Churches, Politics, and Society in Postcommunist East Central Europe
This chapter investigates the present situation of the churches in the difficult transitional phase of postcommunist society. My discussion is divided into two parts. The first looks into the east central European, specifically Hungarian, developmental patterns that provided the historical and cultural conditions for the present trends and dynamics, especially in the fields of culture and ideology. It includes, because of the actuality of the problem, an analysis of the differences between Eastern and Western European conservatism. The second part examines how the past and present are reflected in the situation and position of the churches at the present period and offers some speculations about future trends.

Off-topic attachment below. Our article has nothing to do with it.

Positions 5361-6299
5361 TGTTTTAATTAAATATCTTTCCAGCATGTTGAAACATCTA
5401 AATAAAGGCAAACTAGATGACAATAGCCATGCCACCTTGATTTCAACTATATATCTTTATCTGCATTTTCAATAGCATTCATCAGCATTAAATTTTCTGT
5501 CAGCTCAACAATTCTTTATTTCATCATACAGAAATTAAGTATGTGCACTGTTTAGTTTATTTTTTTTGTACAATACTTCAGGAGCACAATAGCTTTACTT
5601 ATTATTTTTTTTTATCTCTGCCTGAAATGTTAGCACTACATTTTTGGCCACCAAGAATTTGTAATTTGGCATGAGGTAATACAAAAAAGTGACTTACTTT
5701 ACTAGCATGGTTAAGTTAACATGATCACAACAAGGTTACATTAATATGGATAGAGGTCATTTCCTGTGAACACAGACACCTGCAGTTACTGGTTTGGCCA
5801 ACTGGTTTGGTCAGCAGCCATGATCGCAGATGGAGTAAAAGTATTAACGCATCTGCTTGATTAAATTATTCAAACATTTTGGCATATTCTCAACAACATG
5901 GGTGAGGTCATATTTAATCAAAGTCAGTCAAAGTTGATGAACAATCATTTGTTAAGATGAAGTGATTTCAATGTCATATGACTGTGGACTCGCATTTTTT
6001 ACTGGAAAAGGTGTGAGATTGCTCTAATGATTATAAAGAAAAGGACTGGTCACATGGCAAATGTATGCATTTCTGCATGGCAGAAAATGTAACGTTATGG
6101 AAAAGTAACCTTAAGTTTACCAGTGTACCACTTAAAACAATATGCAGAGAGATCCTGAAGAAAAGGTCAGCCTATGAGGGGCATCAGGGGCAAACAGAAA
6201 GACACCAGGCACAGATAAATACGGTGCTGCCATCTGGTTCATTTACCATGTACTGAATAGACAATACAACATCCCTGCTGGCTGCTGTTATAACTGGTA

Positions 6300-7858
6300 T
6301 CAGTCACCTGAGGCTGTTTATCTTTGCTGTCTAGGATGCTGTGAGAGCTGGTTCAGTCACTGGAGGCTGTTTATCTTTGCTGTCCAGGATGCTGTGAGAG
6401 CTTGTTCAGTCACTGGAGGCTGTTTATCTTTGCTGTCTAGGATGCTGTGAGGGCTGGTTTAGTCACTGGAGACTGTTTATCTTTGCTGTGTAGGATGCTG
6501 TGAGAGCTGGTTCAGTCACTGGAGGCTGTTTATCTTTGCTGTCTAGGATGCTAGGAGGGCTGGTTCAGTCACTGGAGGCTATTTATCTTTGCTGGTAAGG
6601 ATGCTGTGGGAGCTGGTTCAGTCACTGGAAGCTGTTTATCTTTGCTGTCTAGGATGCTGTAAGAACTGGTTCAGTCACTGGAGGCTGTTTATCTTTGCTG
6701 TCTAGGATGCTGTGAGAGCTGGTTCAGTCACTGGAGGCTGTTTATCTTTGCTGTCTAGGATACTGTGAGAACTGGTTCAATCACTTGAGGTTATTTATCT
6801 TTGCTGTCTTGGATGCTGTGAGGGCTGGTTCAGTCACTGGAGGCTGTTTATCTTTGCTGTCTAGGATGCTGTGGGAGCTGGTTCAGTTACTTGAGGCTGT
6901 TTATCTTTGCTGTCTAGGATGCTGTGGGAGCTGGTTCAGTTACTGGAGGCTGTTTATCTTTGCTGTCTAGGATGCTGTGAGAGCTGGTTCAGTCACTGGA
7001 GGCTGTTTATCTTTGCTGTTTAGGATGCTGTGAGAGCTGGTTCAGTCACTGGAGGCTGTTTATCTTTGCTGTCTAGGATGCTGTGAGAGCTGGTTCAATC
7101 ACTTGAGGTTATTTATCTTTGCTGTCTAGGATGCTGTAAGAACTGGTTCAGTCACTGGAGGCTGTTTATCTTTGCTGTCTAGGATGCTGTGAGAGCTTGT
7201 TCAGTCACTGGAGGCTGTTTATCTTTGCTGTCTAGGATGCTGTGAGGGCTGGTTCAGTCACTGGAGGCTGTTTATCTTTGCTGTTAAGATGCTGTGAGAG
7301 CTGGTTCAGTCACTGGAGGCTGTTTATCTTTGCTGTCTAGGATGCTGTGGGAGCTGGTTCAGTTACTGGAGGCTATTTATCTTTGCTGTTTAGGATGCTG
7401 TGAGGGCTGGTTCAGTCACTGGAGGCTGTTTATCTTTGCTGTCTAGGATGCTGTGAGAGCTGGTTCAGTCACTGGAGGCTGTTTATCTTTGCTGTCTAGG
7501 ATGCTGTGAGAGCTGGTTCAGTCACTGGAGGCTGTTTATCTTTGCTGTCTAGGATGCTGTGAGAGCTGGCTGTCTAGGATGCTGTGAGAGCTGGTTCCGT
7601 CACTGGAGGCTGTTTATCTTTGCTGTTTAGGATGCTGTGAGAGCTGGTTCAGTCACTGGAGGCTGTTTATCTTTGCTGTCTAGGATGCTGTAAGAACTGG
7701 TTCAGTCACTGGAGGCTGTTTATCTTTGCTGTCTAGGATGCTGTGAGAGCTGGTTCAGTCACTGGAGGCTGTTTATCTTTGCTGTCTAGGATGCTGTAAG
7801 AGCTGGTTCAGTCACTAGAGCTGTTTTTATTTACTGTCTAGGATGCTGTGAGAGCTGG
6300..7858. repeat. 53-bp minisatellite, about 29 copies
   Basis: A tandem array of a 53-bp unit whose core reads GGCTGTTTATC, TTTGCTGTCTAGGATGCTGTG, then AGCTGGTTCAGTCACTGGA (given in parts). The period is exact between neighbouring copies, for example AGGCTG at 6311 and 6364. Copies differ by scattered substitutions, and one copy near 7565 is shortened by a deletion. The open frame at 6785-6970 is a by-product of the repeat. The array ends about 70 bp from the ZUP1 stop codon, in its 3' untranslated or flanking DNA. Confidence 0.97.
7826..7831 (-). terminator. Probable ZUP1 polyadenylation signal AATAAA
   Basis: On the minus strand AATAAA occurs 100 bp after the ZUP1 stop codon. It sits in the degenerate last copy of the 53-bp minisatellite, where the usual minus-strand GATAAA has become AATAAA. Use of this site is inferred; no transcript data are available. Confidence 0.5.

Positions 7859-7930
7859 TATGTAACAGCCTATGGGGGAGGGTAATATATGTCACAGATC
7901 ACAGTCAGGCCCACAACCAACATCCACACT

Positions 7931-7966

The collapse of communism in east central Europe brought about the possibility of the revitalization of churches. Religion, the main universal discourse in opposition to Marxism-Leninism, and the churches, for a long time the only possible seat of civil society, assumed their legitimate place in the newly forming system. They became part of the culture and sociopolitical system of an emerging democratic, pluralistic, liberal order in which the state and civil society would work together in a complementary, if not always harmonious, way.